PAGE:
South Africa-based charity organisation joins rescue operations in flood-hit Pakistan
A South Africa-based disaster relief organisation on Sunday joined rescue operations in flood-hit Pakistan after Prime Minister Shehbaz Sharif appealed for international assistance to deal with the crisis.
Floods triggered by the torrential rain since June 14 have wreaked havoc, inundating a vast swathe of flat land in the south and southwest of Pakistan.
Internationally-renowned Gift of the Givers (GOTG) arrived in Pakistan on Sunday to evacuate millions displaced due to the devastating floods.
GOTG, as a rule, never intervenes in any international disaster situation unless a request for international assistance is made by the Head of State of the affected country. The Pakistani Prime Minister, Shehbaz Sharif, has now made that call just over 24 hours ago, GOTG founder Imtiaz Sooliman said on Sunday.
The organisation was at the forefront of the rescue efforts during the flash floods in 2010 and the 2005 earthquake in Pakistan.
We have immediately opened dialogue with the Surgeon General's office in the Pakistani military and Alkhidmat, a civil society organisation. Both are entities with whom we had excellent partnerships during our interventions in Pakistan with the earthquake in 2005 and the floods in 2010, Sooliman said.
The military has the resources, helicopters, boats, personnel, capability and logistics to access "cut off" areas as 60 per cent of the country is under water currently, he said.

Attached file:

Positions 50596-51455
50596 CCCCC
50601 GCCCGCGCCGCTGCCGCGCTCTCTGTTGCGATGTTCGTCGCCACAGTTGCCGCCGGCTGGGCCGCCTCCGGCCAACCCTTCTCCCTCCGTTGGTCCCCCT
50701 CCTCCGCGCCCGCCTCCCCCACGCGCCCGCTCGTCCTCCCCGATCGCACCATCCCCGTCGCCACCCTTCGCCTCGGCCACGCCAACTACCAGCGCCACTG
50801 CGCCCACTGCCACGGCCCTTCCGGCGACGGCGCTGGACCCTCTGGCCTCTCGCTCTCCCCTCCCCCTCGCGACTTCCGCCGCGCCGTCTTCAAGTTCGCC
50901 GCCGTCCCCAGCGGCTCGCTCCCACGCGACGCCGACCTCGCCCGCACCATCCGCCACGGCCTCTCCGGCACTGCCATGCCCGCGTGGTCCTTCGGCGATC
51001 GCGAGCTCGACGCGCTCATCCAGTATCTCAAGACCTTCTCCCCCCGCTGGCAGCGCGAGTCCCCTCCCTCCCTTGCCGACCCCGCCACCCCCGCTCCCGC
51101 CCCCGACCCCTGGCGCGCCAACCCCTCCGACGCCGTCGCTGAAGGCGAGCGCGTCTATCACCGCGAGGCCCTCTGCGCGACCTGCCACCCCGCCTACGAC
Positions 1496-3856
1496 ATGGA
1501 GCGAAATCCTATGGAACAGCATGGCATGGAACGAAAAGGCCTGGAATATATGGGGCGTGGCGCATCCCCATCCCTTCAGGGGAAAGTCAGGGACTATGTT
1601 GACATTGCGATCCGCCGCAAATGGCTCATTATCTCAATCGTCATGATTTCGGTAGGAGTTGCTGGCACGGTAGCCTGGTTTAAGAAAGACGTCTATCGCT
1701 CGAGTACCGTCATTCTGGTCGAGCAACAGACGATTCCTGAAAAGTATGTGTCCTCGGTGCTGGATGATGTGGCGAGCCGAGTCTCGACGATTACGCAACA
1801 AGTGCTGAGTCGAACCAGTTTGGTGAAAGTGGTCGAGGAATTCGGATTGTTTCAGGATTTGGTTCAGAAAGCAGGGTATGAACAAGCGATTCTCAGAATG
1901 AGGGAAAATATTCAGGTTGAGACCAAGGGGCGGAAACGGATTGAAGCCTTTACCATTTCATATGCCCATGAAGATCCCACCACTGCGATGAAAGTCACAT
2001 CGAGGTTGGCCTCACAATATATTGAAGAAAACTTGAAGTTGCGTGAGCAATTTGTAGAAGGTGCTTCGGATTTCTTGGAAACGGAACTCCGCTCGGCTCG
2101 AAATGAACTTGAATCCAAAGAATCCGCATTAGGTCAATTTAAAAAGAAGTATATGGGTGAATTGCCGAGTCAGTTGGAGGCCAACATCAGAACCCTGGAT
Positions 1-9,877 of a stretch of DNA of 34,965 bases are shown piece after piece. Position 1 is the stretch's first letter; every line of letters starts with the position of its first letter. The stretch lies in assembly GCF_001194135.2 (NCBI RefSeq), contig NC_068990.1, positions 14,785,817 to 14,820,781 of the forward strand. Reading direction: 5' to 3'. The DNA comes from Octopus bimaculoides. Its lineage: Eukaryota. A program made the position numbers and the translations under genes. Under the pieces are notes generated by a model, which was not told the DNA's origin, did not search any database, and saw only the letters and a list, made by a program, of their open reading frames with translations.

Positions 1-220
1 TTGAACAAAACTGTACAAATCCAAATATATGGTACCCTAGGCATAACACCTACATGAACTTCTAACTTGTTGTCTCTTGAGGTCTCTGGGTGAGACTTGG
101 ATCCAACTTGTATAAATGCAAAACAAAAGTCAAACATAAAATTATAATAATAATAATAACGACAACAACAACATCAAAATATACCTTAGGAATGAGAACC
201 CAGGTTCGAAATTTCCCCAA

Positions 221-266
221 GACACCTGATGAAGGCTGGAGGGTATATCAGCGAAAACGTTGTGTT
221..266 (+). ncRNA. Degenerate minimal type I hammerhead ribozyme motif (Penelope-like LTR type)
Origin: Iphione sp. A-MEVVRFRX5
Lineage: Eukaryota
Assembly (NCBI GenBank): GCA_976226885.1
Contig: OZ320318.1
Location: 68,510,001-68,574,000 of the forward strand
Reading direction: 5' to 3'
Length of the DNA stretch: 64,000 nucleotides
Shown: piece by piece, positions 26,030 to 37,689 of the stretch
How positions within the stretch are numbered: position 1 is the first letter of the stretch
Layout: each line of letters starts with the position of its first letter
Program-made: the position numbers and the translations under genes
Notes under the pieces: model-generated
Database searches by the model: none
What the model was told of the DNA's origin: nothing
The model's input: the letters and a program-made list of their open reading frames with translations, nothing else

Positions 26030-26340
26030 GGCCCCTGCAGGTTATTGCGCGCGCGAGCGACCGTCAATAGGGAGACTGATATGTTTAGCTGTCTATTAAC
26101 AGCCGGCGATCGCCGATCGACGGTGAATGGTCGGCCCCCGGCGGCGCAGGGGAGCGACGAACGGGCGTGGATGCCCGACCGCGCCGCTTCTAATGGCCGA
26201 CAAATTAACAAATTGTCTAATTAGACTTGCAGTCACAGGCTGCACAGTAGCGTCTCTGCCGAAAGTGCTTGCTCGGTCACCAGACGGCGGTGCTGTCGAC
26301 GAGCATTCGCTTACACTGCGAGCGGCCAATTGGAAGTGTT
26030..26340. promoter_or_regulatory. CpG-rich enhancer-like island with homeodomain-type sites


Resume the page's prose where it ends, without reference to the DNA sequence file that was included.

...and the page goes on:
Sooliman said the situation was an absolute tragedy , with a million homes destroyed, 33 million civilians displaced, and roads, bridges, infrastructure and sewerage systems decimated.
He expressed concern about waterborne diseases, fertile agricultural land being washed away and animals dying of hunger.
Sooliman said that although the official death toll has been given as over 1,000, the actual figure could be four to five times higher, given the volume and power of the water flooding the areas.
He said the priority requirements are tents to set up tent cities, dry food rations that can be consumed without cooking and the provision of hot meals.
The death toll from the devastating floods has crossed the 1,000-mark after another 119 people died due to deluge-related incidents across Pakistan in the last 24 hours, according to the official data on Sunday.